One of the advantages of experience is that you start to notice common ways to succeed and common ways that people can snatch defeat from the jaws of victory. Here are five results killers that I’ve seen over and over again.
Cargo Cult Management
During World War II, US forces took over islands in the Pacific where the residents had never see airplanes, or canned food, or any of the tons of material that a military force needs. When the war ended, the military went away and the cargo stopped coming.
But some of the islanders figured that they could make the cargo come back. All they had to do was exactly what the US military people had done. That’s what they did, but without understanding.
Those islanders were members of something we call “cargo cults.” They were bright, observant people who copied a behavior they believed would bring back the cargo.
It’s easy to fall into the same trap as a manager. You see a successful practice at another company and copy it.
But beware. You won’t get the results you want unless you understand the process, the culture and the environment. Study them all before you adopt a new policy, practice or procedure.
Playing “Guess What I Want”
One friend of mine described communication with her ex-husband this way. “I could tell that something was wrong and so I’d ask what it was.”
“What would he say,” I asked, knowing my part.
“He would say, ‘If you don’t know, I’m not going to tell you.'”
Too many managers act that same way. They don’t lay out their expectations for behavior and performance. Instead, they let their people guess.
That’s deadly. If people have to guess what you want them to do, one or both of two things will happen.
Some of them will guess wrong and do things that you don’t want. Some will decide not to do anything until they know what you want.
Neither of those is a good outcome. Set clear and reasonable expectations for your people. Then follow up to assure understanding and compliance.
This isn’t just a manager’s game. It’s a favorite human pastime.
That’s because feedback is often uncomfortable. Most of us judge others by their performance, but we judge ourselves by our intent.
The problem is that you can’t grow and improve without feedback. You can’t fix what you don’t know is broken. You can’t build on strengths you aren’t aware of.
Feedback is the breakfast of champions. Learn to make asking for it a habit. When you get it, say, “Thank you.”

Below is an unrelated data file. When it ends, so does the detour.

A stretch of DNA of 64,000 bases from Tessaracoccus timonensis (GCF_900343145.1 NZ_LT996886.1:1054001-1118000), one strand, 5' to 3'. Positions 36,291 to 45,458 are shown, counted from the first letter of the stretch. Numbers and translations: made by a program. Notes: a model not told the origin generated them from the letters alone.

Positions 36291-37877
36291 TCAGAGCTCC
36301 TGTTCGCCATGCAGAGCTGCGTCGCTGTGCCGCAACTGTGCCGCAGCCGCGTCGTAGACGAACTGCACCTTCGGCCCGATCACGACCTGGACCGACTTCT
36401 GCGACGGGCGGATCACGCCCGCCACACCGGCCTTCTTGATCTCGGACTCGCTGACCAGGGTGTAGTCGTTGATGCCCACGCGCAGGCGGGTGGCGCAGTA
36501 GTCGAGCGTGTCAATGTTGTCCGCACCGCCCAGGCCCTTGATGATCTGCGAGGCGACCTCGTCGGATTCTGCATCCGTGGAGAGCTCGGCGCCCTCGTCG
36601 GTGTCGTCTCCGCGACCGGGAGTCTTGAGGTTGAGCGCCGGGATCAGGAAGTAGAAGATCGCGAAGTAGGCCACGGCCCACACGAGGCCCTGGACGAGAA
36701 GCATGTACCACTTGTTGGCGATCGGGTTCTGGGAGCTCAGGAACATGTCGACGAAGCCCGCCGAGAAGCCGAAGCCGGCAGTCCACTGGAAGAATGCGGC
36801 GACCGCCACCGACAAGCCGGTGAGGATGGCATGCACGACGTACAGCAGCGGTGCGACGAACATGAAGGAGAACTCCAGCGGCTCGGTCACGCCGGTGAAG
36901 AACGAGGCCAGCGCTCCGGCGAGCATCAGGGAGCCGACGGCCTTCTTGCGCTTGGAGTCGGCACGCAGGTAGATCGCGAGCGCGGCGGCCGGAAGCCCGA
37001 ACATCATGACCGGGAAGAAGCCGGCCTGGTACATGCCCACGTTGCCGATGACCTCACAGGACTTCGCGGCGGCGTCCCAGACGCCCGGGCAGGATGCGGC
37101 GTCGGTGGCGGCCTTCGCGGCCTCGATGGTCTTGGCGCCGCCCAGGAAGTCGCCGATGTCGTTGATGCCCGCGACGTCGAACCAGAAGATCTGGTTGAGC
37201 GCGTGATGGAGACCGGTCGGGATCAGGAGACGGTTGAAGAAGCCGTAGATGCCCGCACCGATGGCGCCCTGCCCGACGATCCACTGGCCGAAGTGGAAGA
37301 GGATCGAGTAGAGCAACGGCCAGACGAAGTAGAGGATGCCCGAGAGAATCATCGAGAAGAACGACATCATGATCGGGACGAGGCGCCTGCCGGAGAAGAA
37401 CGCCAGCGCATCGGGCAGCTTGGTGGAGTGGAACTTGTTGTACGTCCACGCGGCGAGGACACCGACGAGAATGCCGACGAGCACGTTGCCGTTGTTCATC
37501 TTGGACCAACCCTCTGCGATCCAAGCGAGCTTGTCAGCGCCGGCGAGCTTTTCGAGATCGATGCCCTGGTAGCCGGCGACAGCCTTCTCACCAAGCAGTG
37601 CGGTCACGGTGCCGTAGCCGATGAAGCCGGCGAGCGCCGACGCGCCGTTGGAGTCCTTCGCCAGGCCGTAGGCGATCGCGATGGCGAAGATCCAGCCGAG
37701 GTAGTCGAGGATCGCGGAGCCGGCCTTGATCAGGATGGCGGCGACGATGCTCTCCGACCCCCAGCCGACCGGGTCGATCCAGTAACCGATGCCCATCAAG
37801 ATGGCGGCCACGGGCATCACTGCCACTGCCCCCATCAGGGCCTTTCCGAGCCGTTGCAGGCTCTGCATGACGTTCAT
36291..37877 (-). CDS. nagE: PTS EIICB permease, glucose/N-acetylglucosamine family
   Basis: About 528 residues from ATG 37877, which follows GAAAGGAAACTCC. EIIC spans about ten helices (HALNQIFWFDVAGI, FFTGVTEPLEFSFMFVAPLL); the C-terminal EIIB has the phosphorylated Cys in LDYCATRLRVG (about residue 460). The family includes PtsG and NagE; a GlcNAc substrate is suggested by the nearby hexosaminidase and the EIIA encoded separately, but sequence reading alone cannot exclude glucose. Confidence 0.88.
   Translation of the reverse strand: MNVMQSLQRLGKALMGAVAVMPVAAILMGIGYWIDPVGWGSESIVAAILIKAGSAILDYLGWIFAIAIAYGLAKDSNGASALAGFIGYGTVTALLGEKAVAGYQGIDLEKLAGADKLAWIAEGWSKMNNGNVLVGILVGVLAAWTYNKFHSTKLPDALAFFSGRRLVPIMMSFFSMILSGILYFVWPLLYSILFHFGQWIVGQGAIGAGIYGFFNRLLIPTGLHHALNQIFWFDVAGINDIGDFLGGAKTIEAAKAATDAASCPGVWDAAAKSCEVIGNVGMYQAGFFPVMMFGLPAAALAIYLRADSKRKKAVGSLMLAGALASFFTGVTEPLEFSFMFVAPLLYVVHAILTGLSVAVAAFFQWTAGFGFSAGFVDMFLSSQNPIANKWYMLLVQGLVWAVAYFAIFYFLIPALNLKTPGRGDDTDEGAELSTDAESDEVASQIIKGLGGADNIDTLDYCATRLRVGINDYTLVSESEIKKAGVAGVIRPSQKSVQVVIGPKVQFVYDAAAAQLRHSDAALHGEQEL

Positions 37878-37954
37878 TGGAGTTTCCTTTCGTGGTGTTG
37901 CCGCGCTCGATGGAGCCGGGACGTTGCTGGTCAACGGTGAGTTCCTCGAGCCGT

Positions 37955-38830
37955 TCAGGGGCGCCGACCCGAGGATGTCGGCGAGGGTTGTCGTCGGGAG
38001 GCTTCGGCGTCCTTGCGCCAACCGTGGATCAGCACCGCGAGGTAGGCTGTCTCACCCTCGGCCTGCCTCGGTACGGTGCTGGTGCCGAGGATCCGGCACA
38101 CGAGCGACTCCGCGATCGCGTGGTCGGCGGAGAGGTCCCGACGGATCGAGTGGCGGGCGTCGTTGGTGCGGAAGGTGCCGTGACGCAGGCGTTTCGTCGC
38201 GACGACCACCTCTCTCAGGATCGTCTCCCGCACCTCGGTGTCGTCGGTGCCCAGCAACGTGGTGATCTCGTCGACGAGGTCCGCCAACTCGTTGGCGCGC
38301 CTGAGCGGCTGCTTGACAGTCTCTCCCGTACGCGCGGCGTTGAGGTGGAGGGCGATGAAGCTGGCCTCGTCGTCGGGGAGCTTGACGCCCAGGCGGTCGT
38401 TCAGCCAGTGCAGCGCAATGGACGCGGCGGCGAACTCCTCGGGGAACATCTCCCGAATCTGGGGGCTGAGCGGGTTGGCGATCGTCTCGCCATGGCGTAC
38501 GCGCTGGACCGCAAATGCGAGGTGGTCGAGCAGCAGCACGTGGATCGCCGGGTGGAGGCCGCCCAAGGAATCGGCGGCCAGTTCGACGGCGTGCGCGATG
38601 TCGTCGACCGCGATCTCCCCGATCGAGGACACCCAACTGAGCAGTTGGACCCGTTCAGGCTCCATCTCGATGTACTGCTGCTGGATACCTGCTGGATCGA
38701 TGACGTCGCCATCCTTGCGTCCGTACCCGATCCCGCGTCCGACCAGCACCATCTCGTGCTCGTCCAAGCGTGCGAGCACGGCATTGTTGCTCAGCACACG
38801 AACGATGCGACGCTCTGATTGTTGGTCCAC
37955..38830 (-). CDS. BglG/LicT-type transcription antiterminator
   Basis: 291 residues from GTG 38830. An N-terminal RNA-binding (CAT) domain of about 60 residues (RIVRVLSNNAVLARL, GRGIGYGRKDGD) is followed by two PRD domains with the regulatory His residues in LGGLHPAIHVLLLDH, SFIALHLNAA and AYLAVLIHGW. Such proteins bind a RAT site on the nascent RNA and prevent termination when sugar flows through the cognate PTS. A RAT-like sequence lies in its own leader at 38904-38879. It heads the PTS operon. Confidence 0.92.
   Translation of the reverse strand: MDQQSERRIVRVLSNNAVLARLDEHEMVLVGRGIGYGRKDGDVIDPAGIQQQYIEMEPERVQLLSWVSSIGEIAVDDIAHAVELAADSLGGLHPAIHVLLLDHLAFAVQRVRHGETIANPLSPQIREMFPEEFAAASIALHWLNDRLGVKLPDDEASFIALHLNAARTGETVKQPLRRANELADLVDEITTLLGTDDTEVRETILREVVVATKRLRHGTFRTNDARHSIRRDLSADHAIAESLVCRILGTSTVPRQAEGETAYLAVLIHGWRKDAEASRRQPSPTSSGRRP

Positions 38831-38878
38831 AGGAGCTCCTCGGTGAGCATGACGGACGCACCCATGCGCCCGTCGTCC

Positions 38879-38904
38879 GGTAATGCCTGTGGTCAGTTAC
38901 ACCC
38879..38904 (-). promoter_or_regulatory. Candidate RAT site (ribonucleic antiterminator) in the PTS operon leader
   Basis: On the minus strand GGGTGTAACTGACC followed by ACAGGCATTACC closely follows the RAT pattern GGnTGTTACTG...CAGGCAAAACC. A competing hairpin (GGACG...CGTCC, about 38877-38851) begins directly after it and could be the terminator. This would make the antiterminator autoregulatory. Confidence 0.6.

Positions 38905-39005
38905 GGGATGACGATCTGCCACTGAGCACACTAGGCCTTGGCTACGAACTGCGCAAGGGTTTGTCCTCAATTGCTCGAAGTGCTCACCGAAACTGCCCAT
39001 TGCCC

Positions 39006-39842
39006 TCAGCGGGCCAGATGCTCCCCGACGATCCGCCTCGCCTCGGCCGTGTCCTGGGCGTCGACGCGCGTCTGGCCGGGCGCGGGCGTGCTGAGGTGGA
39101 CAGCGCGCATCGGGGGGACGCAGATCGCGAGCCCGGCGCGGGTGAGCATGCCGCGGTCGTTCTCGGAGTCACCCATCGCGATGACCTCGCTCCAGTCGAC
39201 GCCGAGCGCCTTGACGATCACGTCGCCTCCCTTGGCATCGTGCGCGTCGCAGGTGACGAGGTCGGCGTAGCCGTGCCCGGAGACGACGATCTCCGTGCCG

Half a Loaf Decision Making
We can blame this one on all those books that describe decision making in great detail, but leave out the part about implementation. Without implementation, you’ve only got half a decision.
We’re not smart enough or objective enough or informed enough or thorough enough to plan the error out of things. So most things don’t work the first time. You’ve got to adjust the original decision to make things come out right.
One old cartoon showed a child sitting on the toilet with the caption, “The job isn’t over until the paperwork is done.” Modify that to “The decision’s not made until the implementation is done.”
Potemkin Village Reporting
Grigory Potemkin was a soldier. He achieved immense power in the Russia of the late 18th Century first by becoming the lover of the Empress Catherine, and then by being very good at power games.
Catherine appointed him the Governor of what was then called “New Russia”- the Southern Ukraine. Potemkin sent back reports about what he accomplished. But he often reported accomplishments that he hadn’t gotten around to yet.
When Catherine came to tour the territory and see Grigory’s accomplishments for herself, Potemkin erected facades of prosperous-looking villages for the Empress to pass through. That’s where we get the term Potemkin Village for “a pretentious facade designed to cover up a shabby or undesirable condition.”
Potemkin Village reporting displays the good, the beautiful and the profitable. It hides the bad news deep in the verbiage in the middle of the document. Sometimes the bad news is left out altogether.
You’ll be tempted to do Potemkin Village reporting. You’ll be tempted to make your work seem better than it is. Don’t do it. Your reputation is the most important thing you have in business or in life. Potemkin Village reporting will tarnish it.
There you have it, five powerful and common results killers. Now that you know about them you can avoid them, neutralize them, and overcome them.